5 Universal Marketing Principles

5 Universal Marketing Principles

Over the last 25 years of marketing in various cities in numerous countries, over hundreds of different brands – one question that I have been repeatedly asked by Clients and Marketers is – What are the 5 most basic ways to succeed in Marketing and Advertising today?’

I was asked this question in New York, San Francisco, Sydney Australia, Singapore, Hong Kong, or even London – I thought I should watch, test and research the basic marketing principles that have helped my clients, across the board, achieve massive results and increased effectiveness and efficiency.

So, here are my Top 5 Universal Marketing Principles that will never let you down, in fact, the more you use all of them, the better results you’ll receive. Guaranteed.

  1. Focus on the Media and/or List you want to use

Having literally done thousands of marketing and advertising campaigns over the last 25 years, I have found that if you truly focus on the media you select or the ‘List’ you use or rent – it can enhance your performance/results in many cases up to 50%. So, if you don’t get this aspect of your campaign right from the start, it’s like having one arm tied behind your back and being thrown into a fight. It’s a MUST and always needs and demands heavy consideration, study and planning.

It’s easy to think of your list as simply “a list”: But, names in a ‘database’ represent probably, the best potential buyers for whatever it is you’re selling.

In the past, Direct Marketing Mail lists were compiled with the names of people who demonstrated a propensity to make certain kinds of purchases based on criteria such as location, income, and past purchasing history.

In the Digital Age, more than any time in history, it’s vital to think about your audience or target market. That means understanding all the unique questions clients, consumers or people are asking, what their issues or problems are, what they want to do or how they want to experience with your brand or product.

HINT: The best ad in the world won’t work if it doesn’t reach the right audience

  1. Your OFFER must be impactful and powerful

I first learned this principle in my early years while writing copy in Direct Marketing Agencies.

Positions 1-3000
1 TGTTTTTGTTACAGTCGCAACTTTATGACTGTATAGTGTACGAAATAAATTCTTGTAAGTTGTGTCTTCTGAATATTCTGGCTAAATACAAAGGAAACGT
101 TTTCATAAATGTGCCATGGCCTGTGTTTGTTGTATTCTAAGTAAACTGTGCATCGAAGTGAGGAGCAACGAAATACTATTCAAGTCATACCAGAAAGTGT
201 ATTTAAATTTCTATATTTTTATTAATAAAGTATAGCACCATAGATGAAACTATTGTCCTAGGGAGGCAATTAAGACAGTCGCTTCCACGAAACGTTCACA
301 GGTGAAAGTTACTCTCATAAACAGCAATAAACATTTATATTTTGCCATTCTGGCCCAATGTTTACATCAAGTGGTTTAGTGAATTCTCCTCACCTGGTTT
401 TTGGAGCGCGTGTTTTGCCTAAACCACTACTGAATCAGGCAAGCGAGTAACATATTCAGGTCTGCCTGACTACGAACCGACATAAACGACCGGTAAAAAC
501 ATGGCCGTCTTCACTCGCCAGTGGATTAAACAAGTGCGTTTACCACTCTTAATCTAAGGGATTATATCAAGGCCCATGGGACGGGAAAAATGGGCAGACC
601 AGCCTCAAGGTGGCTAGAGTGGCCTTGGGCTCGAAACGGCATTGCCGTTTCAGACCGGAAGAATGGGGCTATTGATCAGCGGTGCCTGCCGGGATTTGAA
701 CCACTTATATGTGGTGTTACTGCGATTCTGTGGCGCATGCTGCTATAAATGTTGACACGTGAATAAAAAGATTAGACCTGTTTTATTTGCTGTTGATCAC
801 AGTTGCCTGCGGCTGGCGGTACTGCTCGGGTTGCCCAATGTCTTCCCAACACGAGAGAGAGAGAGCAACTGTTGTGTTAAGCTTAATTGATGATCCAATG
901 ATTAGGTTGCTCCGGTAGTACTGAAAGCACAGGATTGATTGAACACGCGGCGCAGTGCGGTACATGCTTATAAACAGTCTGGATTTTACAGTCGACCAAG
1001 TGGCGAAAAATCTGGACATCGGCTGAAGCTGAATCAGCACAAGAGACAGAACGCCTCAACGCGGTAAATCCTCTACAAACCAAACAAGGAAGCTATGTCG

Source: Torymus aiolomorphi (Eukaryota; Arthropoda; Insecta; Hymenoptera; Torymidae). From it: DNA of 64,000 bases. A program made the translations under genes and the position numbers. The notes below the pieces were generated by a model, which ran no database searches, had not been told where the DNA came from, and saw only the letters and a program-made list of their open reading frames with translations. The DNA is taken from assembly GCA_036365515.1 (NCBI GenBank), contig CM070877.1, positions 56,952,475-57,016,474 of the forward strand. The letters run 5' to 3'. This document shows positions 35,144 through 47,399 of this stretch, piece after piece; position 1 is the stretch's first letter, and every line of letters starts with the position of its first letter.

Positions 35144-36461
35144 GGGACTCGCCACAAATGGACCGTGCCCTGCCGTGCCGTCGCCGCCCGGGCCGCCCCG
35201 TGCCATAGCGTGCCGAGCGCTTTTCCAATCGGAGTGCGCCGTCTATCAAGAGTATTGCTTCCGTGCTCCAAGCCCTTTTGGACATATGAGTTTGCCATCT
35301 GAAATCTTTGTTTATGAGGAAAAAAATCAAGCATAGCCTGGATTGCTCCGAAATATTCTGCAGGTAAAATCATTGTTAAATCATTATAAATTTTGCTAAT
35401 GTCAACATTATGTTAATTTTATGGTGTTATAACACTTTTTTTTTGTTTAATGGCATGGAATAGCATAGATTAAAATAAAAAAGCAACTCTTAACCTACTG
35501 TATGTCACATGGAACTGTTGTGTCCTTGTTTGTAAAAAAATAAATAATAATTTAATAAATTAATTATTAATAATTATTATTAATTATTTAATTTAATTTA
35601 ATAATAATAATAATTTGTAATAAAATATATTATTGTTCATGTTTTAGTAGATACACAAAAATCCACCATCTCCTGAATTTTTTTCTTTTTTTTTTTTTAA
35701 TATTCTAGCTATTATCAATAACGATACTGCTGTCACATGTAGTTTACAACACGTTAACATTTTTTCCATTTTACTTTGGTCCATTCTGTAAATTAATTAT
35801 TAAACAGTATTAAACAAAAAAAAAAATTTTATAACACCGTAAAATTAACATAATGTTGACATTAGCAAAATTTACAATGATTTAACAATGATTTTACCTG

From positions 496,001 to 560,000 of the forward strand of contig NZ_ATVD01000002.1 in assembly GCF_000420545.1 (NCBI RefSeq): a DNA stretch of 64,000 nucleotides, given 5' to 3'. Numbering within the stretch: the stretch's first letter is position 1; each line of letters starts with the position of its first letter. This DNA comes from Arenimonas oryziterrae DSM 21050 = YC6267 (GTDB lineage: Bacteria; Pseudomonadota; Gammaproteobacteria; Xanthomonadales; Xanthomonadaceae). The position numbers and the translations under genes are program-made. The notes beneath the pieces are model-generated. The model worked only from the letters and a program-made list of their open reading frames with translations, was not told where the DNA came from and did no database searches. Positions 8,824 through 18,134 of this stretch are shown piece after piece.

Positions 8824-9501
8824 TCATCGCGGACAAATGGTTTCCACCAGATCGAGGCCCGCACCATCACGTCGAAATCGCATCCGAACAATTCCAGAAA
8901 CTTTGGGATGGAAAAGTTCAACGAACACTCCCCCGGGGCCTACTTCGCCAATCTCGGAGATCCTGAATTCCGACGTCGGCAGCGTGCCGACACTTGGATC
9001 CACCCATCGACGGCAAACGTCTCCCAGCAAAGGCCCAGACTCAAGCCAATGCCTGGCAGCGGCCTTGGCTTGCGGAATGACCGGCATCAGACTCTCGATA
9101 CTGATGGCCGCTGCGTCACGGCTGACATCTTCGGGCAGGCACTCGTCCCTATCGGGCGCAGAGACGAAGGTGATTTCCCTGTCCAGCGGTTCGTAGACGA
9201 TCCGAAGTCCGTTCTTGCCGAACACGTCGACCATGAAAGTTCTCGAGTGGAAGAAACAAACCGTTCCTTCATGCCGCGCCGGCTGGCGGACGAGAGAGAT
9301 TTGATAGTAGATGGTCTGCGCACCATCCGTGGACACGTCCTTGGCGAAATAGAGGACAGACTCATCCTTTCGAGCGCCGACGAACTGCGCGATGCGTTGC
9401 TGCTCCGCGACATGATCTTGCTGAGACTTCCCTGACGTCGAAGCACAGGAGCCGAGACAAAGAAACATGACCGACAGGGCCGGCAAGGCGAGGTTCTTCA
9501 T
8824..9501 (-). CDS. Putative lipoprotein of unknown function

For decades many marketers regarded the offer as the “deal” or the incentive to buy. If the offer was attractive enough, it would motivate the prospect to buy. Often the offer was price-related (“25% Off!”) that was tied to a timeline (“Offer Expires July 30!”).

Today, most potential customers aren’t looking to buy initially. And they don’t like being pressured. What they’re after is information that will help them make the ‘right buying decision’—especially if the purchase they are considering is a major purchase e.g. Car, laptop, new Bank account, etc.. The offer isn’t a “deal” it’s helpful information that will allow them to solve their problem—not to make a sale.

Ralph Emerson wrote, “Build a better mousetrap and the world will beat a path to your door.” But, while that advice worked in the 19th Century and up until the early 1990’s, it doesn’t work quite as well today, because the marketplace is crowded with all kinds of mousetraps, and consumers are bombarded with information about those mousetraps. (Aka Websites, mobile, laptops, etc.)

Importantly, if you add a solid, strategic offer – it can easily ensure you increase your response rates or sales by up to 30%+ – so, this is one of my Universal Principles too.


Over the last couple of decades in Advertising, I have seen way too many marketers and copywriters/art directors who have confused creative with being brilliant, clever or even skillful.

As I have seen over years, the job of creative isn’t to impress readers. It’s simply to get your message across simply, discerningly and expertly. Especially, because today you have even less time to do that than ever before.